“In case you ever doubted the power of the customer-focused copy:
“I A/B tested the subject of my last email newsletter. I knew you care less about me than about yourself. But that it's SO MUCH less? 😄.”
Source: Gill Andrews
Simple tweak. Big results.
But if you just have to name your business in your copy, there are ways to still be customer-centric. Consider the new copy Ahrefs added above the fold:
They don't use the verb-first approach, but Ahrefs still puts the customer at the center of the action and names a core customer pain point: getting a higher rank and more traffic.
The best business websites, in my opinion, exist to serve the site visitor. Not the other way around. Make it clear to customers that you serve them by putting them at the center of your messaging.
Quick aside: If you want to learn more about Ahrefs’ new homepage, they published a great video about why they spent $30,000+ on copywriting for their homepage. If you geek out about SaaS copywriting like me, it might be a fun video for you.
#3. Make your copy memorable by avoiding jargon
How do you make something stick in the mind of your reader? You use words that connect: tell stories, use analogies, paint a picture, and replace jargon with simple language.
The big problem with business jargon is that you can read an entire paragraph and not learn anything new about the company. It’s vague. It’s complex. It doesn't teach the reader anything new.
Consider how ClickUp uses a blend of simplicity and imagery to make a memorable statement as soon as you arrive on their website.
“One app to replace them all.”
Why is this so catchy? Because most of us have heard this line before in another context: “One ring to rule them all.”
For anyone who grew up reading or watching Lord of the Rings, this copy subtly recalls that famous line.
Okay, okay, but how do you write clever lines like that one?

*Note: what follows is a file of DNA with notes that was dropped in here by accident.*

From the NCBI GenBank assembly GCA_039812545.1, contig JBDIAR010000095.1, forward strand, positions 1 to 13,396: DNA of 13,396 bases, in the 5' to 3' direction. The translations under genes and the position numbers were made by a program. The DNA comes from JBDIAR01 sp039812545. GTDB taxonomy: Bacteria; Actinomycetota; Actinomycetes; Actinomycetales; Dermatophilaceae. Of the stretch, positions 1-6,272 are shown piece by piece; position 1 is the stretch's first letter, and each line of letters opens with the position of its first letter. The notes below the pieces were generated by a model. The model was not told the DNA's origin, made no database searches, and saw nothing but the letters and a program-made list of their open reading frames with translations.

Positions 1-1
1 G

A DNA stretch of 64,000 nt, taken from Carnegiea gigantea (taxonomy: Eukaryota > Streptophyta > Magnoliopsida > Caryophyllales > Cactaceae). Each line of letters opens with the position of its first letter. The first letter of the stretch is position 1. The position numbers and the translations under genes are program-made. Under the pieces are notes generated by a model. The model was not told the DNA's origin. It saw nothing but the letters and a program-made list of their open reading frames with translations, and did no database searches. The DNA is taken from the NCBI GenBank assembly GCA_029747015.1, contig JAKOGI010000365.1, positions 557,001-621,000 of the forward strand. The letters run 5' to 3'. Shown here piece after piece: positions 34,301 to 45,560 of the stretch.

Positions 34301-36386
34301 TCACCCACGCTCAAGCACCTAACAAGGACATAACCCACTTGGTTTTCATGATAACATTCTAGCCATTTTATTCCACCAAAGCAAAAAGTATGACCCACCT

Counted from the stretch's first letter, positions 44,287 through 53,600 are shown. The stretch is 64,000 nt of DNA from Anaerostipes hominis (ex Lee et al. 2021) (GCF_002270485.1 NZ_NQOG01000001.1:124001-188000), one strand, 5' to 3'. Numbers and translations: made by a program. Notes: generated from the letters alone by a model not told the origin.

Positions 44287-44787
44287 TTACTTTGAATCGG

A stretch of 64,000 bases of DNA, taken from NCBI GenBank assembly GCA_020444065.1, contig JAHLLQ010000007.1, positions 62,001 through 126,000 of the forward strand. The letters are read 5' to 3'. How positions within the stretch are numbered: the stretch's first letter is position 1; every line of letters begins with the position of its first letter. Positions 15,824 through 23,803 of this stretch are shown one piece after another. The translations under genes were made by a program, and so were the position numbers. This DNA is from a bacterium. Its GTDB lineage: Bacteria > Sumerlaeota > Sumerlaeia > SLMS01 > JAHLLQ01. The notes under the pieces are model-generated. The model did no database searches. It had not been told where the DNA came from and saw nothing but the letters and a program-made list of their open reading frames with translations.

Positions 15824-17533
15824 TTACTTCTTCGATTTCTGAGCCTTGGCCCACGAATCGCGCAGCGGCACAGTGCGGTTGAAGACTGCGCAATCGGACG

Start complex, then simplify
A lot of SaaS copywriting is pretty technical. It's hard not to use jargon when discussing technical tools. But there are tricks to simplify your writing.
Here's one I use:
When facing the challenge of writing about a technical product, I usually start by just writing whatever I can about the product, no matter how sloppy or complex it comes across.
Once I have something on the page, I say out loud, “What I’m trying to say is….” and often the line that follows is much simpler than what I just wrote.
Getting to simplicity is an iterative process. I have to start complex before I can say something simply.
Be memorable and clear
You have to earn a reader's attention.
That happens through clarity, emotion, and painting a vivid picture that sticks with the customer after they leave your website. One of the best ways to accomplish this is by leaving a positive image in the customer’s mind.
Teachers call this “positive framing.” Try to stay away from using words in your headlines that you actually want to help your users avoid. For example, "Get non-spammy emails," probably won't work as well for you as conveying what type of emails you do send.
Choose to frame in a positive light, not in negative terms.
You should also try to write simply.
The characteristics of simple writing include: short words and sentences, stories, analogies, and ample white space to make sure you don't overwhelm the reader.
Nothing is worse for readers on a website than staring down a massive wall of text that they think they have to read to understand what you offer.
Spoiler alert: No one reads those large walls of text. Ever.
#4. What will the reader miss out on if they don't choose you?
Readers need to know the risk of not choosing you as their software of choice.
What do you offer that no one else does? Don't assume the reader will know what they're missing out on just because they see what you offer. You need to spell it out for them in the copy on your website.
SaaS copywriters will often use comparison copy to inspire a sense of FOMO. A simple comparison table can work wonder: On the left hand side you might brag about what you do better than anyone else. On the right side you might paint industry standards for similar products and solutions.
We even use this concept on our own homepage to describe why SaaS companies might choose us over other copywriters.
Source: Lewis Commercial Writing
You can use the same idea of comparison without building a comparison table. Sarabeth recently helped AppSumo relaunch their partner page. She used a great example of FOMO copy just above the first call to action:
It’s subtle. But the ideal reader will see the comparison loud and clear: Either spend hundreds of thousands of dollars in ads or get paid for promoting your product.
Pretty compelling if you ask me.
#5. Write to your customer's stage of awareness
The more you know your customer and their stage of awareness, the easier it will be for you to frame your SaaS in a way that sets it apart from your competitors.
If you have created a new, ground-breaking product that no one understands or knows about, you’re working on the first stage of awareness: Unaware. This requires a lot of education and trust-building.